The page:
Compounding his sins, Solzhenitsyn next attacks the press. We have to remember that among the aspects of America we were proudest of during the Cold War was our supposedly free press, which, although monolithically leftist already by the 1970s, unlike today still attempted to maintain some veneer of objectivity, and was not controlled by the state as under Communism. He correctly identifies that “the press has become the greatest power within the Western countries, exceeding that of the legislature, the executive, and the judiciary.” This matters because the press, and also academia, moves in lockstep, not much different than “the totalitarian East with its rigorously unified press.” “Fashionable trends of thought and ideas are fastidiously separated from those that are not fashionable. . . . Your scholars are free in the legal sense, but they are hemmed in by the idols of the prevailing fad.” Solzhenitsyn saw the cancer of political correctness long before everyone else. And then he wraps up this set of criticisms by saying, in essence, that they are just the tip of the iceberg, and he could add much, much more in the same vein, but he doesn’t have the time to go further.
Having rejected the West as a model, Solzhenitsyn is at pains to say that he does not believe that socialism is the answer; “socialism of any type and shade leads to a total destruction of the human spirit and to a leveling of mankind into death.” It has, certainly, shattered Russia. But Russia retains one thing that the West does not. The West is in a state of “spiritual exhaustion,” and Russia, despite its chains, has remained spiritually strong. “The complex and deadly crush of life [in Russia] has produced stronger, deeper, and more interesting personalities than those generated by standardized Western well-being.” Solzhenitsyn predicts, “The Western way of life is less and less likely to become the leading model,” because “observers from all the worlds of our planet” can see this Western spiritual exhaustion. As I say, for decades he was wrong in this prediction. The shiny things promised by America, backed up by its coercion, caused many to adopt the Western model, including, in many aspects, Russia, where there has been little indication of widespread spiritual strength.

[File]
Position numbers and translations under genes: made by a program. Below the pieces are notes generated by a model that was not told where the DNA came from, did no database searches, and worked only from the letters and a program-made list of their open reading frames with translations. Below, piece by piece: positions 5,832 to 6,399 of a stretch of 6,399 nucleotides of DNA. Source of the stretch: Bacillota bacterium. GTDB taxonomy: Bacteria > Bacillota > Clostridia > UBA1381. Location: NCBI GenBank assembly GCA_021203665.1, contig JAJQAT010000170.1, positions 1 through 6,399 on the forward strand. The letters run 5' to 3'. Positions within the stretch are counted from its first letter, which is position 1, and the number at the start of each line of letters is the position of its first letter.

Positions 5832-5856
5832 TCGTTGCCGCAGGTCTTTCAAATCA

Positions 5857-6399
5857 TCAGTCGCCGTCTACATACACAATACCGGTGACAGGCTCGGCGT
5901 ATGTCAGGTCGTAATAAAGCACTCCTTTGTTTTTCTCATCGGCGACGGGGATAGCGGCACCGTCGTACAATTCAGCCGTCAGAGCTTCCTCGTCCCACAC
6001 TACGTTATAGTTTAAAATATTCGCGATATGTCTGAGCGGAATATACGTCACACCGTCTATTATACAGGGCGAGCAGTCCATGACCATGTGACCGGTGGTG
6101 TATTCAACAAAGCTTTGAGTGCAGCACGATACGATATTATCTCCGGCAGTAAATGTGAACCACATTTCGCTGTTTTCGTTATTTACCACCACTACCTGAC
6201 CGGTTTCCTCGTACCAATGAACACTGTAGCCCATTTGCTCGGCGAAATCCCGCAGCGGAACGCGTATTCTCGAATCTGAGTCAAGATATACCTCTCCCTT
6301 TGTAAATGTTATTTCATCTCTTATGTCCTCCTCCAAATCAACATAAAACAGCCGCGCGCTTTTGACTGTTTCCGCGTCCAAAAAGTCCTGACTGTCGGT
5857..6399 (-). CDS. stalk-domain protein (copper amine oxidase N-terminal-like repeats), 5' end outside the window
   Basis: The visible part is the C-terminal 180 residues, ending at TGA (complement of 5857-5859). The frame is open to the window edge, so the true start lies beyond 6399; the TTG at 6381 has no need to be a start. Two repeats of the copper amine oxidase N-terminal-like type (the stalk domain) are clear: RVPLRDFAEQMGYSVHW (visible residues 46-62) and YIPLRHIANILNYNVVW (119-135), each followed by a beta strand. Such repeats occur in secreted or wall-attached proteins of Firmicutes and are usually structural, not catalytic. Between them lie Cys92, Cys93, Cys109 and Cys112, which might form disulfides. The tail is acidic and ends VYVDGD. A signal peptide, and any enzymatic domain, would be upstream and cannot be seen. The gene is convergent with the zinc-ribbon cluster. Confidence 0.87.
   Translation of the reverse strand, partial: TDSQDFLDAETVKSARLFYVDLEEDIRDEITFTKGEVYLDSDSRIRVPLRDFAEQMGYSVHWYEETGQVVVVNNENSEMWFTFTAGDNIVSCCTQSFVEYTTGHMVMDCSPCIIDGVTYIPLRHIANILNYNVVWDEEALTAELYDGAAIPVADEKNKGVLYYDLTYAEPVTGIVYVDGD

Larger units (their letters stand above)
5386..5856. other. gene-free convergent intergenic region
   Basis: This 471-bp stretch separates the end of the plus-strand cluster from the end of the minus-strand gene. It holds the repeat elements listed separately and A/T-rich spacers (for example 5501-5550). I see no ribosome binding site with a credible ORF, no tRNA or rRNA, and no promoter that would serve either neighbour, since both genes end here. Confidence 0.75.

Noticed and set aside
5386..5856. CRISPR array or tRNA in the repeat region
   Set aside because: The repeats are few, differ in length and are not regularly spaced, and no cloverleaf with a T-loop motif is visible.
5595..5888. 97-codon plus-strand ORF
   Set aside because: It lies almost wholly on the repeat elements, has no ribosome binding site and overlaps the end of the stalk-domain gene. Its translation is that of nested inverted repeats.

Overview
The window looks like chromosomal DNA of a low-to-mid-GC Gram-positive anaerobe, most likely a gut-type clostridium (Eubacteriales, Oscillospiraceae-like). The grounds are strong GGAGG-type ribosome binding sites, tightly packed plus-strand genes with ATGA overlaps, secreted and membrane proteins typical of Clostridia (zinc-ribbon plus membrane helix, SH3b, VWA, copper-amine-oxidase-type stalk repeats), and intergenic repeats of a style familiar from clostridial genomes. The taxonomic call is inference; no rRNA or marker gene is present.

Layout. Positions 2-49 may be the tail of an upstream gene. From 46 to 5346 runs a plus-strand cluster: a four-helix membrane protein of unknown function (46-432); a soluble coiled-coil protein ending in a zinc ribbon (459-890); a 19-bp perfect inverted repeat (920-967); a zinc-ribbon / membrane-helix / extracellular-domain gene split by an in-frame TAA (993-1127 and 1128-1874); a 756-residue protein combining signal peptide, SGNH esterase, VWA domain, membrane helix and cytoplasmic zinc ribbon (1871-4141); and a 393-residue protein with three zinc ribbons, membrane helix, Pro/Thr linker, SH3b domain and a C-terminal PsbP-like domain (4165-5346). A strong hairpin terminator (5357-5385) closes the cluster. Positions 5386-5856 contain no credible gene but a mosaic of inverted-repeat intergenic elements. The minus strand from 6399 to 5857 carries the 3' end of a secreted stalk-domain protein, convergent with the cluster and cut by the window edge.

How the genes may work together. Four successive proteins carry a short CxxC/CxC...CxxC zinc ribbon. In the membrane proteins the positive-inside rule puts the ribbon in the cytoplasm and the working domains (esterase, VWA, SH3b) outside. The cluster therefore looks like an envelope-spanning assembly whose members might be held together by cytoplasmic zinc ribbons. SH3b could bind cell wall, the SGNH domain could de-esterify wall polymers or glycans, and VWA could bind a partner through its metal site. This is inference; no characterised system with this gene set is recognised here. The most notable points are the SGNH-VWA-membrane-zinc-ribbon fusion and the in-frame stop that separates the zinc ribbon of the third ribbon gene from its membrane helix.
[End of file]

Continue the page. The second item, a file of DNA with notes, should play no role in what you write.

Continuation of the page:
The West’s spiritual exhaustion leads to fantasies, such as “that the impudent Cuban expeditions to Africa would best be stopped by special U.S. courtesy to Cuba,” or that George Kennan’s demand for unilateral disarmament by America was anything but hilarious to the masters of the Kremlin. He attacks the American antiwar movement for abandoning the people of Vietnam and Cambodia to suffering and genocide. “Do these convinced pacifists now hear the moans coming from there? Do they understand their responsibility today? Or do they prefer not to hear?” (Oddly from our perspective, Solzhenitsyn’s examples of the effects of spiritual exhaustion are all in the foreign policy realm, rather than in the social realm that ultimately proved far more damaging to us.) Adding insult to injury, no doubt realizing his audience’s reaction will be “Hey, we’re not cowards, we won World War II,” Solzhenitsyn says “Western democracy has not won any major war by itself; each time it shielded itself with an ally possessing a powerful land army, whose philosophy it did not question. In World War II against Hitler, instead of winning the conflict with its own forces, which would certainly have been sufficient, Western democracy raised up another enemy, one that would prove worse and more powerful, since Hitler had neither the resources nor the people, nor the ideas with broad appeal, nor such a large number of supporters in the West—a fifth column—as the Soviet Union possessed.” I cannot even imagine the audience reaction to this, two sentences that kick out all the supports from some of the most cherished fantasies of America’s ruling class, while implying they harbor traitors. Then he warns against allying with China to defeat the Soviet Union, because China would ultimately turn on America, and “America itself would fall victim to a Cambodia-style genocide.”